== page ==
Sunshine, glamor, and national heritage redefine style in Jamaica. Saint International’s Deiwght Peters showcased his vision of high fashion while celebrating his native Jamaica’s culture and national treasures through Style Week Jamaica 2012.

“Style is really the identity of a place. You express a culture through style, you express a personality through style. So, it’s important that you incorporate as many elements as possible within that culture that speaks to the essence of what style should be,” said Peters.

“For me, it was how do we connect, how do we speak that dialogue of Jamaican style to the world. What would have people engaging in this whole happening of style. When we really thought it through, we figured the best thing to do is to connect the dots, incorporate places that have a story.”

Visual Culmination

The Saint International CEO started the modelling agency eleven years ago. Although there were stumbling blocks Peters never gave up on his dream. Now in its seventh year, Style Week, which took place May 24-27, is a visual culmination of his foresight and determination.

“I never take anything for granted. I work hard, there were a lot of fights but we kept true to the ambition, we kept true to the passion and look at it now… it’s all manifesting in the best way possible. I am really thankful,” said Peters.

Style Week 2012 is indeed a conversation about Jamaican heritage. The high style fashion shows opened at the island’s original seat of power, King’s House. The official residence of Governors from Colonial times, the lavish property is now home to Governor General His Excellency Sir Patrick Allen and First Lady Allen. Mainly a ceremonial position since the country gained independence in 1962, the Governor General still represents the Queen of England.

To be sure the immaculately manicured lawns of King’s House made the perfect backdrop for High Tea and Style.

Taking cues from the cool Caribbean breeze and azure blue sea, Jamaican designers Courtney Washington and Neah Lis showcased their collections mimicking the architectural elegance of the majestic King’s House.

White cottons and handkerchief linens, color-dipped rayon and silk topped with stunning hats by Cinderella marked High Tea with a Caribbean edge. Ladies and gents in their finest late afternoon style lifted their pinkies higher in appreciation as they sipped tea and nibbled on cucumber sandwiches.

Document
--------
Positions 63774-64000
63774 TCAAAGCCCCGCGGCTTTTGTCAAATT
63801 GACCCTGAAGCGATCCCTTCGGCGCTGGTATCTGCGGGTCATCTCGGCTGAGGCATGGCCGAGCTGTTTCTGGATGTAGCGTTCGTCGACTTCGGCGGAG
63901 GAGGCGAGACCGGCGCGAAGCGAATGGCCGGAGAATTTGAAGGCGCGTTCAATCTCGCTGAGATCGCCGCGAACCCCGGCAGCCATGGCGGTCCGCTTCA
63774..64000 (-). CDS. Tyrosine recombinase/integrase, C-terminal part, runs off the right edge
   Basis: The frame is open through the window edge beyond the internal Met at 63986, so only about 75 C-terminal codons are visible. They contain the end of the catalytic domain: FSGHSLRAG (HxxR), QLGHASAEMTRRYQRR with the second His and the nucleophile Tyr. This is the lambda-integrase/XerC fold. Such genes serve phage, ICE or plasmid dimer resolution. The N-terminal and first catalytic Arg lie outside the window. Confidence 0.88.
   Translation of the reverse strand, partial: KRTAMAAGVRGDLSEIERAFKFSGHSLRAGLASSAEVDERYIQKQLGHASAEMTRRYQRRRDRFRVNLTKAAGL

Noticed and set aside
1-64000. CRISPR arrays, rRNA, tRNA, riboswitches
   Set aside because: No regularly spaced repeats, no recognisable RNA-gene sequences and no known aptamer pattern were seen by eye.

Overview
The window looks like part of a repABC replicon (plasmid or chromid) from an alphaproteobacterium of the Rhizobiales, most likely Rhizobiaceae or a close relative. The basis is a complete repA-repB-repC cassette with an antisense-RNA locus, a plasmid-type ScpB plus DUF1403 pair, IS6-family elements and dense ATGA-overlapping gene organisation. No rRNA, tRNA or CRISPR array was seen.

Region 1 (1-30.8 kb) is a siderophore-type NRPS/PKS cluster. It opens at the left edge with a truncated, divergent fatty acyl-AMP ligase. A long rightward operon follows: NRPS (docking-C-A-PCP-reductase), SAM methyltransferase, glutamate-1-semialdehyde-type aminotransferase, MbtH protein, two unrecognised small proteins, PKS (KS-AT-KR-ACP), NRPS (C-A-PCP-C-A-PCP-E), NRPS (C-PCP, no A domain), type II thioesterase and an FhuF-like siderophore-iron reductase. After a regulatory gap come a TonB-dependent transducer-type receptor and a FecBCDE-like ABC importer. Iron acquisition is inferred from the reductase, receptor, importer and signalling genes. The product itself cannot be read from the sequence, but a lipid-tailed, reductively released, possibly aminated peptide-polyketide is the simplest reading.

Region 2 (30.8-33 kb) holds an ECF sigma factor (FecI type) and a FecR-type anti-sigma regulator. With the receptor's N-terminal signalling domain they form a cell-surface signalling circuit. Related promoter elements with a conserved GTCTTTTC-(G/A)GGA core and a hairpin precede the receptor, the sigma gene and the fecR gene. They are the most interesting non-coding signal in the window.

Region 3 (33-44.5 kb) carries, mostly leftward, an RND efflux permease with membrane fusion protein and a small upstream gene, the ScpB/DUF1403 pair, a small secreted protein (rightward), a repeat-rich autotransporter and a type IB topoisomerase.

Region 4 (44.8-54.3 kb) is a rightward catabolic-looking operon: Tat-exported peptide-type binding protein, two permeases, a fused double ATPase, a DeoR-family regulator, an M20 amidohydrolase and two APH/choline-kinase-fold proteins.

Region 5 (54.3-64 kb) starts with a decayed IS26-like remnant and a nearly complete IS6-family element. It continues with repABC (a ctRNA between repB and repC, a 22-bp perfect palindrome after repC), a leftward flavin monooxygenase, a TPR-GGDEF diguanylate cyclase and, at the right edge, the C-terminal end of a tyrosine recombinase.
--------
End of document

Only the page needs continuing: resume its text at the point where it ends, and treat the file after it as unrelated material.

Moving to Downtown Kingston, the center of commerce, industry, and the underground economy, the showcase of style continued on the edge, along Kingston harbor with the jagged cityscape as a perfect canvas.

Stunningly still human mannequins modeled the latest in trend-setting accessories. The capital city’s fashionistas were out in full force, rubbing shoulders with the likes of Miss Jamaica Universe 2012 Chantal Zaky and international supermodel, Jamaican-American Tyson Beckford.

Ice Cream

Indeed, men’s fashions took center stage at the historic Devon House, Kingston’s meetup venue on a Sunday afternoon. Internationally known for its island-flavored ice creams–incidentally voted the fourth best place in the world to eat ice cream–Devon House is one of Jamaica’s national monuments.

The magnificence of this 19th century architectural masterpiece built by Jamaica’s first black millionaire George Stiebel, was the perfect setting for the International Men’s Collection as designers Balla Shawn, White Skyy, and Rick B’s featured their male fashions proudly.

Said Peters of his choice of venues, “What we are trying to do in Jamaica is to tell the Jamaican story of fashion and the connection has to be made for it to be authentic. For me, being at Devon House we are telling the story of our historic sites and how the whole essence has come together through style and culture.”

The cultural style showcase continued in Port Royal. Once known as the wickedest city on earth, the city that jutted out into the Kingston harbor, was home to pirates and other opportunists. An important shipping commerce center in the sixteenth century, Port Royal was shrouded in wealth and opulence but was finally ‘brought to its knees’ with the 1692 earthquake that destroyed most of the it and its inhabitants. The rebuilt city still has remnants of its colorful past, including Fort Charles, the massive installation with its canons and impenetrable fortress that shielded Port Royala from attack by sea.

How apropos that Peters’ International Mecca of Style show should be held at this important national site. The statement of strength, feistiness, and impenetrable style was truly fitting.

The young models strutted their stuff down the runway zigzagging through the fort’s interior. The three-hour long presentation featured a bevy of Jamaican and Caribbean designers as well as their New York and Los Angeles counterparts.

Jamaica’s landscape, mountains, and colorful language was evident in the unique styles that graced the runway including those from Yola Gray, Andre Shirley, Juliet Harris, and Franz Christe.

It all came to a crescendo on Knutsford Boulevard, the heart of New Kingston, with a Fashion Block show and party that brought out the masses. Open and free to the public, Peters’ grand gesture motivated the powers-that-be to close off the main thoroughfare in celebration of the island’s creativity.

The 175-foot runway was not just a symbol of the fashion industry, it also represented how far Jamaica has come since its independence from Great Britain. The Island will mark its 50th year birthday in August, so this style party was just the beginning of the happenings set to mark this important milestone. Indeed, Jamaican designer Donna Rose captured the spirit of freedom with her Salute to the Flag collection.